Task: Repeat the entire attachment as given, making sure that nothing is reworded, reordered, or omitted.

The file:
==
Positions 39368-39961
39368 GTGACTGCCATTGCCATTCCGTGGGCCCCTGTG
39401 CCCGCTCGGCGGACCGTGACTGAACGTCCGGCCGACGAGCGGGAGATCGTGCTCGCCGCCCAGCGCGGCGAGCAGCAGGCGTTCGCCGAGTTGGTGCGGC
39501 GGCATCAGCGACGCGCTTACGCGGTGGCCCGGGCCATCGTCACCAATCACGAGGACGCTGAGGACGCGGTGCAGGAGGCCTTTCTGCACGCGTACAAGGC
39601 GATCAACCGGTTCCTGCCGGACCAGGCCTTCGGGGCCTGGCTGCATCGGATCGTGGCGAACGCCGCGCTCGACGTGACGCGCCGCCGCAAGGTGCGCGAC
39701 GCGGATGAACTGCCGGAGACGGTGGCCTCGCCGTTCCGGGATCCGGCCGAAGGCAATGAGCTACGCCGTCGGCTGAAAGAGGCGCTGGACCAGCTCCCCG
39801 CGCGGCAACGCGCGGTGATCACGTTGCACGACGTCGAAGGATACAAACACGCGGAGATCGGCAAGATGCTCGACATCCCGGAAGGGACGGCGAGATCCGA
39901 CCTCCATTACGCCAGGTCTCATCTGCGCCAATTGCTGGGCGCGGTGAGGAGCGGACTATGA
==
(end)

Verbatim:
Positions 39368-39961
39368 GTGACTGCCATTGCCATTCCGTGGGCCCCTGTG
39401 CCCGCTCGGCGGACCGTGACTGAACGTCCGGCCGACGAGCGGGAGATCGTGCTCGCCGCCCAGCGCGGCGAGCAGCAGGCGTTCGCCGAGTTGGTGCGGC
39501 GGCATCAGCGACGCGCTTACGCGGTGGCCCGGGCCATCGTCACCAATCACGAGGACGCTGAGGACGCGGTGCAGGAGGCCTTTCTGCACGCGTACAAGGC
39601 GATCAACCGGTTCCTGCCGGACCAGGCCTTCGGGGCCTGGCTGCATCGGATCGTGGCGAACGCCGCGCTCGACGTGACGCGCCGCCGCAAGGTGCGCGAC
39701 GCGGATGAACTGCCGGAGACGGTGGCCTCGCCGTTCCGGGATCCGGCCGAAGGCAATGAGCTACGCCGTCGGCTGAAAGAGGCGCTGGACCAGCTCCCCG
39801 CGCGGCAACGCGCGGTGATCACGTTGCACGACGTCGAAGGATACAAACACGCGGAGATCGGCAAGATGCTCGACATCCCGGAAGGGACGGCGAGATCCGA
39901 CCTCCATTACGCCAGGTCTCATCTGCGCCAATTGCTGGGCGCGGTGAGGAGCGGACTATGA